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Born and bred and currently in residence in New York City, Kirpal Gordon is an accomplished writer, poet, and teacher He has also lived in Mexico, the Texas Hill Country, Arizona’s Valley of the Sun, New Orleans and the mid-Hudson Valley. For more on his two collections of short stories, A Further Being and Dear Empire State Building, as well as his thirty-year collection of prose poems, Eros in Sanskrit, and its companion CD, Speak-Spake-Spoke with the Claire Daly Band, visit

Taking Giant Steps   is the official blog of Giant Steps Press, and where this interview was first published.

KIRPAL GORDON: Let’s start with your opening last month at Salomon Arts. It was a knock-out to see so much of your work, both large scale and small, centered on a theme that drew together so many elements of your craft. 


RICHARD GINS: My recent show at Salomon Arts was an opportunity for me to pull together a specific body of work that has been evolving since 1974. When I made the first spontaneous drawing with geometric rectangular shapes imposing their will on the figure, I knew immediately that this very simple image was profound and important. With the strong interplay between rigid shapes and the fluid organic lines of the captive, squeezed figure, it held great potential to formally express many of the esoteric ideas I was studying. Over the years this idea evolved, each time reflecting my growing understanding of the struggle and process of human transformation into higher consciousness. First the obstructed images represented a kind blame, where there was something affecting us outside of ourselves, outside of our control; then the geometric shapes became windows to suggest a hidden inner world; and finally the shapes became the figure itself, with an inner figure inside, painfully unaligned with its outer shell, but now clearly it was an inner process, one we can work on to change, to align and to evolve. I want to do a more comprehensive show of the full scope of this visual evolution and for this I will need a much larger space. I was pleased that many people appreciated and understood the originality of this work and that it expressed to them important realities about the human condition.


KIRPAL GORDON: The show was also filled with plenty of surprises and discoveries. One thing I stumbled upon that I hadn’t known anything about was your project with the New York City subway system and the MTA Museum.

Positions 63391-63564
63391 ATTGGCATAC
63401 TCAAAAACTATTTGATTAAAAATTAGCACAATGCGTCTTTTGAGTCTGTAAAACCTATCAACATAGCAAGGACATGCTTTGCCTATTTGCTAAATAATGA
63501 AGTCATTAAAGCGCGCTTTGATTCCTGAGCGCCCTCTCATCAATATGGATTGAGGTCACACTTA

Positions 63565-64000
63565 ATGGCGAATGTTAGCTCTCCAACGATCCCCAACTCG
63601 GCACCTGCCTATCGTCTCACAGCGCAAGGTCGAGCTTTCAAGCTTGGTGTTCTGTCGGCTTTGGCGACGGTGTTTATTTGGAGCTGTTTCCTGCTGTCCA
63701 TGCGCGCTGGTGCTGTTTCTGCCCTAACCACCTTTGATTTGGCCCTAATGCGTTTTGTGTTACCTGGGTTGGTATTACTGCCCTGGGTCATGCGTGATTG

RICHARD GINS: My “Subway Rider” book was an effort to package a huge body of work based on direct drawing from life while riding the NYC subway over a 16-year period. The subway is probably the most culturally diverse place on the planet and so interesting. Drawing this captive audience, however fleeting it may be, demands that I quickly find my subjects and get my lines down on paper before my subjects leave the train. These simple line drawings capture some essence of humanity. My book was sold at the NYC Transit Museum where I had a public book signing and gave a talk about drawing. I still work from life as a discipline to keep my ability “to see” honed to a sharp edge.


KIRPAL GORDON: You were born in 1950 so it was possible for you to study and make art without the traditional reliance on drawing, but your “Subway Rider” is a celebration of a daily dedication to sketching.


RICHARD GINS: All painting in whatever genre, from realism to pop, still requires a foundation in drawing. I believe that the most fundamental skill a visual artist must develop is his ability “to see.” Without this, there is no understanding of the relationships between all the visual elements. It was clear early in my career that drawing from life is the discipline needed to learn this skill. Drawing from life helps to keep the link between hand and eye and between the outer world and our perception of it. I think that drawing in ink has also contributed to the quality of my line drawings because you cannot erase and must commit to letting your line flow with a character of the moment. Besides drawing from life, I have two other lines of work that have become part of continual practice. One is that I start with no preconception or agenda in order to find new ideas and images that spring from a blank page. This is very difficult and needs continual practice too. The other practice is to work on the themes and ideas already in development and to explore new possibilities and variations. All three of these lines of work must be worked on simultaneously. They overlap and together bring a more complex and complete vision of my work as an artist.


KIRPAL GORDON: I like what you say, especially in regard to your monotypes, the thing that first drew me to your work way back in the Eighties when you were showing at Hugh Piney Gallery. 


RICHARD GINS: Yes, that show at Hugh Piney Gallery was exciting. It was written up as the “most current show in the city” because all the work were monotypes done within a week of the show. I conceived, curated and participated in the show along with many well known artists. I collaborated with Bob Blackburn’s Printmaking Studio and there was a sweet after party at the Palladium and a great write up about me and the show in ArtNews. I love to do monotypes because they are the perfect marriage of painting and printmaking. It has the sensibility of working in full color like a painter yet they have the unmistakable qualities that can only be achieved by printing the color on paper. I studied with a famous lithographer and did many editions, but I found making color prints slow and cumbersome having to use separate color plates and multiple printings for a single print. This went against my sensibility that color is an emotional experience, so I gravitated to monotypes which allowed me to work in full color directly on a plexi or metal plate. Once the plate is painted with the ink, the plate is run through an etching press to produce the one unique print. The plate can then be clean and a new image made or the residual image can be worked back into allowing for a kind of serial evolution of the image. I am willing to sacrifice the commercially viable multiple-image edition for a series of unique prints. I also like process where ink can be added as well as wiped away quickly allowing the image to go through many changes. There is also a time restraint because the image must be printed before the thin layer of ink dries. Monotypes are conducive to my long interest in gestural mark making and textures with its rich and versatile techniques. I have pushed this medium very hard yet still feel I have only scratched the surface, no pun intended.